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Flattening a stone question.

I have read the wiki about flattening stones, but one thing always comes to mind, it says to draw lines over the stones with a pencil before you start rubbing to see where you need to rub, thats fine, also to wet the stone and the stone your rubbing with, fine, but wont the pencil marks just sort of wash off if the both stones are wet when you rub then together whether or not your actually flattening the stones or not, as i would imagine the pencil marks would just wash off whatever you rub the stone with, or am i totally off mark here, hope you get what i am on about.
 
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Pencil lead (graphite) isn't very water soluble. Try to erase from a piece of paper by licking your finger and rubbing it without removing bits of paper.
 
taffy,

It's actually quite a sensible question !

By its nature, the slurry & action of the stones will remove some of the pencil marks. This occurs in addition to the pencil line removal actually caused by the flattening.

For best results, after the initial flattening, re-mark the pencil grid on the stone and repeat the flattening again.

Have fun !

Best regards

Russ
 
I have read the wiki about flattening stones, but one thing always comes to mind, it says to draw lines over the stones with a pencil before you start rubbing to see where you need to rub, thats fine, also to wet the stone and the stone your rubbing with, fine, but wont the pencil marks just sort of wash off if the both stones are wet when you rub then together whether or not your actually flattening the stones or not, as i would imagine the pencil marks would just wash off whatever you rub the stone with, or am i totally off mark here, hope you get what i am on about.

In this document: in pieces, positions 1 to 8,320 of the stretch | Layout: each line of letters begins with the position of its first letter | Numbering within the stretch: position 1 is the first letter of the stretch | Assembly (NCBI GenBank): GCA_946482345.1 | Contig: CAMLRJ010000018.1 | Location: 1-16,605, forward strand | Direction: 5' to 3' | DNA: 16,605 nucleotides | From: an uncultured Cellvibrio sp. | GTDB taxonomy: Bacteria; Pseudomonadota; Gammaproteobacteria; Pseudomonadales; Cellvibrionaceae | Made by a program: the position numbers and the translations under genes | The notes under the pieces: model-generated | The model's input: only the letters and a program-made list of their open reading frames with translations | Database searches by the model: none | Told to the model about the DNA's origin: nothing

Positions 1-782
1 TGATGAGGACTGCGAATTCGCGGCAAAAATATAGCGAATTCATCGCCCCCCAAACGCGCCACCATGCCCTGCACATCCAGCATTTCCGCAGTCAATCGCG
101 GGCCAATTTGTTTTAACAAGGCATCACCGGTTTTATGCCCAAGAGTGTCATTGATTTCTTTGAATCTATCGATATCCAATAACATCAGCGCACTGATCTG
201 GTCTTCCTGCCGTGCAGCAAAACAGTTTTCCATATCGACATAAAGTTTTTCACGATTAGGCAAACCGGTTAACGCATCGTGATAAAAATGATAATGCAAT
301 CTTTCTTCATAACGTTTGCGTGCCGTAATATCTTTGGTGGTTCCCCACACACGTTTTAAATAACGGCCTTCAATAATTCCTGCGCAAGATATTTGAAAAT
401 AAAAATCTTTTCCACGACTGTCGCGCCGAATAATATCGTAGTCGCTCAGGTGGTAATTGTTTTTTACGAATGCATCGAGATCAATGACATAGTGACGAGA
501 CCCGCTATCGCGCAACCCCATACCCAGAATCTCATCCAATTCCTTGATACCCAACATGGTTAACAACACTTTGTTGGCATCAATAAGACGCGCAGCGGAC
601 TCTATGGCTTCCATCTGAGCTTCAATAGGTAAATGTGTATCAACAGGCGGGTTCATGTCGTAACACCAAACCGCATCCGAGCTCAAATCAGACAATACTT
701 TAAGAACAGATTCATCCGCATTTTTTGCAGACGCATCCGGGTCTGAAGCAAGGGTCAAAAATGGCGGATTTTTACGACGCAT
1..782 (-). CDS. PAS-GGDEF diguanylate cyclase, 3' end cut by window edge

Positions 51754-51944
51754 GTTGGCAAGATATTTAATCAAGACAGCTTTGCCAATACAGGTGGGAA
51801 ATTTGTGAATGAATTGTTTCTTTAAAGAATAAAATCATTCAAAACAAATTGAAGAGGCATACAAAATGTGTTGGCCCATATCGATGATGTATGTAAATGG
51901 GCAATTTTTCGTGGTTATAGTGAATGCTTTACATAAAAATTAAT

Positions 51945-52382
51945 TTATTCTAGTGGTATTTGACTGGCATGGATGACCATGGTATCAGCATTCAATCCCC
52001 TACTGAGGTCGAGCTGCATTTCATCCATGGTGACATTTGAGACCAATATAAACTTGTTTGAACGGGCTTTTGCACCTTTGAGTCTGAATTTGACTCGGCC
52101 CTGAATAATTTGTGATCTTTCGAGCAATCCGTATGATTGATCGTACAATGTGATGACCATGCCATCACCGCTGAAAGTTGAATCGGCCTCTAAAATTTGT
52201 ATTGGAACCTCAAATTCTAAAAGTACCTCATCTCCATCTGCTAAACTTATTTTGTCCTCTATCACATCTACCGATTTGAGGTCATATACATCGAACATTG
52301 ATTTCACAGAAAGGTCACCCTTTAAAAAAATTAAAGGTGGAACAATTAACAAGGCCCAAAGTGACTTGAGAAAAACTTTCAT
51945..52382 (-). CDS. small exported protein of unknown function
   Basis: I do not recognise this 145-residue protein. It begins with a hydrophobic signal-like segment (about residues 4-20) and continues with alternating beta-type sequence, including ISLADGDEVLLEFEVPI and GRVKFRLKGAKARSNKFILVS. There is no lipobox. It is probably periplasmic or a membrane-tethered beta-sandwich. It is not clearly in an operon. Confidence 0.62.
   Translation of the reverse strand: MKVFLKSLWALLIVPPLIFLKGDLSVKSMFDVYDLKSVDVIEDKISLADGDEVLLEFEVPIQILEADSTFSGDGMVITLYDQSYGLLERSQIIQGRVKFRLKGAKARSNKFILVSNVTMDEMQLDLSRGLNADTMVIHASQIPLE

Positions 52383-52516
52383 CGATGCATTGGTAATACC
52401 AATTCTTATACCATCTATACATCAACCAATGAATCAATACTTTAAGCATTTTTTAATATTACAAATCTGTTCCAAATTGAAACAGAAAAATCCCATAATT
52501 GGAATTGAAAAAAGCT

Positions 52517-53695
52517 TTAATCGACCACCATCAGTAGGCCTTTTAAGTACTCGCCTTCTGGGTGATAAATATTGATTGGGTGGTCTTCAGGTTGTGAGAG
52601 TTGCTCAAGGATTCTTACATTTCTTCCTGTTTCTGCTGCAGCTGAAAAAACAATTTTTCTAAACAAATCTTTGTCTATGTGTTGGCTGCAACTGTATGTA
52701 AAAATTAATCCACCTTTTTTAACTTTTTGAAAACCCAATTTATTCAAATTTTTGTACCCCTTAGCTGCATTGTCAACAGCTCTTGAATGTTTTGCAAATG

I disagree with adding pressure to the spots requiring work.


When the stone is flat, the grid will wear off equally. So just keep rubbing and reapplying the pencil grid until it wears of equally.

This line of thinking (working only certain areas vs the whole stone) is the same approach that leads to razors with a smile profile.
 
I heartily agree with the previous two posters. Keep reappling the grid until it wears away evenly. I would also add to be sure to rinse the swath away reguarly.
 
One thing I've noticed is that there is a tendency to put more pressure on one side/end than the other. IMHO, I think it's very important to keep rotating the stone as you are lapping it, as opposed to directing any pressure to a particular area.
 
Take a look at some of the honing videos in the honing section, I belive they are by heavyduty. His videos shows him flatteing a stone under a running faucet which rinses the grit off while flattening. Seems like a good way to do it.
 
The easiest way to see if a stone is flat is by the contrast of the shades of the colors on the surface. A freshly flattened stone will appear clean and vibrant in color while one that needs flattening will have sections that are darker in tone. As you flatten away you should read the surface of the stone and when the surface becomes all one shade you're done.

*Note - Keep rotating the stone into different positions to ensure that you're evenly applying pressure and thus evenly wearing the stone as you go. You can have a slanted stone that's flat but who wants a slanted stone? :001_smile
 
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